Debug an ASP Project with Visual Studio .NET in Windows 2000


It took me a while to figure out how to enable debugging on a traditional .asp project with Visual Studio .NET using Windows 2000. I would always get an error saying:

"Unable to find project on the Web server. Unable to set Web server into correct debugging state automatically. You may not be able to debug .ASP pages."

After a lot of online research and fiddling with the settings, what follows is what worked for me.

To enable .asp debugging change the following settings:





   project - properties

      configuration properties


            - enable ASP debugging

-          enable ASP.NET debugging


In the IIS snap-in:



   default Website - properties

      home directory tab


            app debugging

               - enable ASP server-side script debugging


   Website (the project you want to debug) - properties

      directory tab

         application name: add


This sets an application name for the Website and changes the icon from a default folder icon to a Website icon.


Add IIS process account to Debugger Users group:



   In Computer Management snap-in:

      System Tools

         Local Users and Groups


               Debugger Users - properties

                  Add user IWAM_machine-name (the "Launch IIS process account")


Now, to debug in VS.NET:



   right-click the .asp page that the application should start from

      select "Set as Start Page"
   set a breakpoint in the .asp code anywhere in the project


   click Debug—>Start or press F5 to build the project and start debugging


I hope this helps others to avoid wasting time fiddling with all these settings!


Using Your Gmail Account as a Virtual Drive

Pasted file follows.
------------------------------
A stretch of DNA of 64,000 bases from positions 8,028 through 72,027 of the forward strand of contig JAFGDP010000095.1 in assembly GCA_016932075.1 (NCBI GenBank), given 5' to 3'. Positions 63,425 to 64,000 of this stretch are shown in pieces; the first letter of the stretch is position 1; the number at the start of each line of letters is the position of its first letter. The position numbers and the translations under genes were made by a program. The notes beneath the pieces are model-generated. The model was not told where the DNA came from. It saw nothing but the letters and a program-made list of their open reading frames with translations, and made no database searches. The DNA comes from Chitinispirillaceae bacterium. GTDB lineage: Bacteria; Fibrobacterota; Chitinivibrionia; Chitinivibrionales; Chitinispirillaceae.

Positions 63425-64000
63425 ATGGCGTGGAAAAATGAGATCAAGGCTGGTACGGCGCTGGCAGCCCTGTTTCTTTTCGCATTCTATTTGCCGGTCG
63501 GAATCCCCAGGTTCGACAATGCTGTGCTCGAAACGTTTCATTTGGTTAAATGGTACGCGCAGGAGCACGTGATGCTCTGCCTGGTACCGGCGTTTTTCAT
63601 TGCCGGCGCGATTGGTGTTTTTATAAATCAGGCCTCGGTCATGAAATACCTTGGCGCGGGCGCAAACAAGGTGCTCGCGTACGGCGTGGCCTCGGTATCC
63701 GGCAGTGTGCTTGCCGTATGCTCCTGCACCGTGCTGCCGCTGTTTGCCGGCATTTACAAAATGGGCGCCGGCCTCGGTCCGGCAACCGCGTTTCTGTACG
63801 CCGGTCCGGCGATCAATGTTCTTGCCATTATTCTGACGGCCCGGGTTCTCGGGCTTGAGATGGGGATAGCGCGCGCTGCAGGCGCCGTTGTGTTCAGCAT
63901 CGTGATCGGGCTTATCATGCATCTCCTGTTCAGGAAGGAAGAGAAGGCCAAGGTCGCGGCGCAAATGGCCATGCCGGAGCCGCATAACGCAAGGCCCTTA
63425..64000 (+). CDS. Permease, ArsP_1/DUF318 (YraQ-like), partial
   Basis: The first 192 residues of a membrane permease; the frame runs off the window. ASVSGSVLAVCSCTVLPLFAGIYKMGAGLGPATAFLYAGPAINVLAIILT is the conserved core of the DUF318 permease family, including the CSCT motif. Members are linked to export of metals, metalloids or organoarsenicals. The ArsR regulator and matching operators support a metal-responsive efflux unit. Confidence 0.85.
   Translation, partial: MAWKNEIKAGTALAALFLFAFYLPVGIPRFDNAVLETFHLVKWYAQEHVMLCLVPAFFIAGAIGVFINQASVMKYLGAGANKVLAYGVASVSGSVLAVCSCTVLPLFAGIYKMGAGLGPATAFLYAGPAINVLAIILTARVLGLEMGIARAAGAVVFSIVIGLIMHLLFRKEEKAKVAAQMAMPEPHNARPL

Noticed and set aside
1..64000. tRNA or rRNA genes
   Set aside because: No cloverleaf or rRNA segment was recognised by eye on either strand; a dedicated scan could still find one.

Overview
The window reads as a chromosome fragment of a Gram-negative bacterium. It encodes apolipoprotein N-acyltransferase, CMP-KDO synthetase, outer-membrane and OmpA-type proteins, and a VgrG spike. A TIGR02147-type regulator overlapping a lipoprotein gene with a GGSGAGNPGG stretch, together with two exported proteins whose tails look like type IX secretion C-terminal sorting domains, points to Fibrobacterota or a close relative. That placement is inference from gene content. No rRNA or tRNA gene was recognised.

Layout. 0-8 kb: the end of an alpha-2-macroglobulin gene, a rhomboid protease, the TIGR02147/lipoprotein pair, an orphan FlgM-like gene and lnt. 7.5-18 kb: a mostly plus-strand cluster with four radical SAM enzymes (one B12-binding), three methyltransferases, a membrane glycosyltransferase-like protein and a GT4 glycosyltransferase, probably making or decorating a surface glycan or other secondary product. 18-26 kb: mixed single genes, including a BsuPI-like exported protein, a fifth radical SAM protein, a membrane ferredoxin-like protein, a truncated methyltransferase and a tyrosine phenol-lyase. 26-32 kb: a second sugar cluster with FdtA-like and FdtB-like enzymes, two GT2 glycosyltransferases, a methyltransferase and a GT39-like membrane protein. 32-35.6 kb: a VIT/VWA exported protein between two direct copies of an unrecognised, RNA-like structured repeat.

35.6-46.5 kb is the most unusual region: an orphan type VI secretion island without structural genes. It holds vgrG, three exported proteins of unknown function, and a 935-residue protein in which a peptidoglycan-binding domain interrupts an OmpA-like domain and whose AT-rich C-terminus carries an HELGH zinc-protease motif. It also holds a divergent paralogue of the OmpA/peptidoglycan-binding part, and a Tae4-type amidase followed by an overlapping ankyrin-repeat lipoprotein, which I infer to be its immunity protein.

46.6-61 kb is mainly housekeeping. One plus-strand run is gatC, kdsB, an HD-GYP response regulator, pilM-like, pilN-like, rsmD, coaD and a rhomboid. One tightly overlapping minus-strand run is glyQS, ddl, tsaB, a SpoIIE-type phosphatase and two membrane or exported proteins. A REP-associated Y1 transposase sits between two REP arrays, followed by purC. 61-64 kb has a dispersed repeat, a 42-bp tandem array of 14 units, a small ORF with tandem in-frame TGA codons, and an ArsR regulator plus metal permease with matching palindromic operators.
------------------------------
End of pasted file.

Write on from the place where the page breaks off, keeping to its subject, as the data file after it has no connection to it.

GMail Drive is a nifty piece of software that lets you use the voluminous space Google offers through its email service as a virtual file system. Using GMail Drive is simple, and it walks and talks just like a hard drive on your computer. After reading this article, you may join Kulvir Bhogal and retire your USB thumb drive, opting for this impressive online alternative.

I tend to use my online email account as a way to store important files. I just email the files to myself as attachments, and the files are available any time I might need them. In short, I frequently use my email account as a virtual drive (for lack of a better term).

When I first found out how much space Google offered for its Gmail service, I was in awe. At the time of writing, Google was offering a whopping 2656 MB of storage space. That’s right, more than 2.6 gigabytes of space! I tend to get a lot of email, but not enough to even chink the armor of such a voluminous amount of space.

Unfortunately, treating my email account as a virtual drive involves the drill of my having to log into the account, creating a message, attaching the desired files to the message, and then sending the message to me. This can be a really time-consuming process.

In this article, I’ll introduce you to GMail Drive, a shell namespace extension that lets you use its Gmail account on its Windows operating system—just as if it were a real drive. GMail Drive is a free application, making it all the more delectable. After finding out about the GMail Drive, I have since retired my USB thumb drive, opting for the online alternative I will introduce you to.

For this article, I am assuming that you have a Gmail account. At the time of this article’s writing, Google requires that you provide the Gmail website with your mobile phone number. Gmail will then send you an invitation code, which is needed to create your Gmail account.